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We Could All Learn From This Goat’s Compassion

A priest was ready to sacrifice a goat to the gods that they worshipped. The priest asked the goat why he seemed so happy to be slaughtered. (Image: Unsplash via Pixabay/CC0 1.0)
A priest was ready to sacrifice a goat to the gods that they worshipped. The priest asked the goat why he seemed so happy to be slaughtered. (Image: Unsplash via Pixabay/CC0 1.0)

This is a story from a spiritual cultivator.

Thousands of years ago, in a stone temple on the Tibetan Plateau, villagers gathered for a ceremony.

A priest was ready to sacrifice a goat to the gods that they worshiped. The priest asked the goat why he seemed so happy to be slaughtered.

The goat replied: “I have already been killed 499 times. After this time, I can immediately reincarnate into a human being, so I am especially happy.”

The goat asked the priest: “How come you didn’t ask me why I had reincarnated as a goat so many times?” So the priest asked the goat the question.

The goat started to cry and replied: “I was once a priest, and I killed 500 goats.” He told the priest after being sacrificed in a ritual, the goat had the chance to reincarnate as a human, but the priest would have to reincarnate as a goat and repay each sacrifice that he had made as a priest.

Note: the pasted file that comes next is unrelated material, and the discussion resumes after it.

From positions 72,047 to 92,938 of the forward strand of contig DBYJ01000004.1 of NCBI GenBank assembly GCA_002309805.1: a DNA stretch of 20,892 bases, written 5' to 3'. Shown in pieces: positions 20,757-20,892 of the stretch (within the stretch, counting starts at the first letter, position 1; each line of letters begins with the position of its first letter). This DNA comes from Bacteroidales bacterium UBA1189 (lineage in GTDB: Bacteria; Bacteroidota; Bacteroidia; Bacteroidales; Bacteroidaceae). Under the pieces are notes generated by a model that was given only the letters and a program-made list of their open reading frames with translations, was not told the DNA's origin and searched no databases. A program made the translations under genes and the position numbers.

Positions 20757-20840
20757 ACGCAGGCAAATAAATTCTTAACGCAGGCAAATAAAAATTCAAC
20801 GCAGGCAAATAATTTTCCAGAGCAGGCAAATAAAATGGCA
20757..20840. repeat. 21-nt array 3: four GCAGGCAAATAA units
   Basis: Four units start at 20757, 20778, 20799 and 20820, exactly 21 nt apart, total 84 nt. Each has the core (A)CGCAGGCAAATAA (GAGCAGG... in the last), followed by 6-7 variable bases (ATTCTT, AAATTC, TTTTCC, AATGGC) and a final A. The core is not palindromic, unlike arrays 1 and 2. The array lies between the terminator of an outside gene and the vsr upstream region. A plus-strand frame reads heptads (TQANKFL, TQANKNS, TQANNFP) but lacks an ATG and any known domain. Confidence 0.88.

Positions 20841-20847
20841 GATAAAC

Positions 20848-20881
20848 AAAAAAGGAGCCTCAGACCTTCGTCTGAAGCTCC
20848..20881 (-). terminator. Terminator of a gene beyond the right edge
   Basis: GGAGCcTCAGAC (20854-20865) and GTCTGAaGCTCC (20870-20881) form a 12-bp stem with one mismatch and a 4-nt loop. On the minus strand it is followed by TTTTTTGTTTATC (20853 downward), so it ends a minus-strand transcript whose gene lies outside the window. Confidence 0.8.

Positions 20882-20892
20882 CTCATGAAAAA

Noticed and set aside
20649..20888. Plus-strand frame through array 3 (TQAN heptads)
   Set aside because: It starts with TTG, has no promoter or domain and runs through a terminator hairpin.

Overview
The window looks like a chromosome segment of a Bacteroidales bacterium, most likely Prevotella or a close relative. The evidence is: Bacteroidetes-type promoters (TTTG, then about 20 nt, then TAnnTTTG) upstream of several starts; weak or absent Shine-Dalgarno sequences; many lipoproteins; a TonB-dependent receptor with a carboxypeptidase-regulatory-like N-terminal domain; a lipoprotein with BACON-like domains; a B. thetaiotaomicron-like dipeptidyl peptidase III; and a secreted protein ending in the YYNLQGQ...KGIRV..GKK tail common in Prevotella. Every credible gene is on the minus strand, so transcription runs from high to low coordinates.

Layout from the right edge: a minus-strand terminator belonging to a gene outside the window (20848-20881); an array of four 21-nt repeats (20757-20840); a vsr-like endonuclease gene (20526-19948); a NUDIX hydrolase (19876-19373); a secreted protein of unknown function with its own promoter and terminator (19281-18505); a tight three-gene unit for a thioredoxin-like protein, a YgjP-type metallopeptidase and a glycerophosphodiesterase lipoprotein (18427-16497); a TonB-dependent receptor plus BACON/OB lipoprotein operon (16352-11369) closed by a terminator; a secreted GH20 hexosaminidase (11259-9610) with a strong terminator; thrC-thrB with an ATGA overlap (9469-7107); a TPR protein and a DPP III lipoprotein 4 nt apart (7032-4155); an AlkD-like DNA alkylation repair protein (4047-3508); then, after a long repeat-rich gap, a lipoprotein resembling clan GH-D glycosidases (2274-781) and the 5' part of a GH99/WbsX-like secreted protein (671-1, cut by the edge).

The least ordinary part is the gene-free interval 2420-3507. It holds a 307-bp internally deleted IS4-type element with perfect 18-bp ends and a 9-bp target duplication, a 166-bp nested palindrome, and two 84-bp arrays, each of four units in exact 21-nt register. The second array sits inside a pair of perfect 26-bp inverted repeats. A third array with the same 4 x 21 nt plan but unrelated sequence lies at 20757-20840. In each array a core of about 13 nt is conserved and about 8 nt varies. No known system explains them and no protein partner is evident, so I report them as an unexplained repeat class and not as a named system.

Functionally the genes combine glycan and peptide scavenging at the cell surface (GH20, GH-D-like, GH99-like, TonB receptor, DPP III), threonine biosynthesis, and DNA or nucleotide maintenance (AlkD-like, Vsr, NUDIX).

The priest was so grateful to the goat for telling him such a huge secret that he spared the goat’s life. He then made it his mission to spread the goat’s story far and wide, and convinced others to give up the practice of ritual killing. The people of the Tibetan Plateau then stopped sacrificing animals to their gods.

Now, you might be thinking what happened to the goat after he gave up his chance to be reincarnated as a human.

Because of the goat’s kind nature of telling the priest the secret, and saving the priest from the misery of being slaughtered over and over again, the goat lived a long life, eventually dying of old age, and was reincarnated into a human being.

The goat had sacrificed his own self-interest and changed the relationship between priests and goats, and also stopped the bad practice of ritual killing.

This story also illustrates the heavenly principle that good deeds are rewarded.

Translated research by Mona Song and Kathy McWilliams

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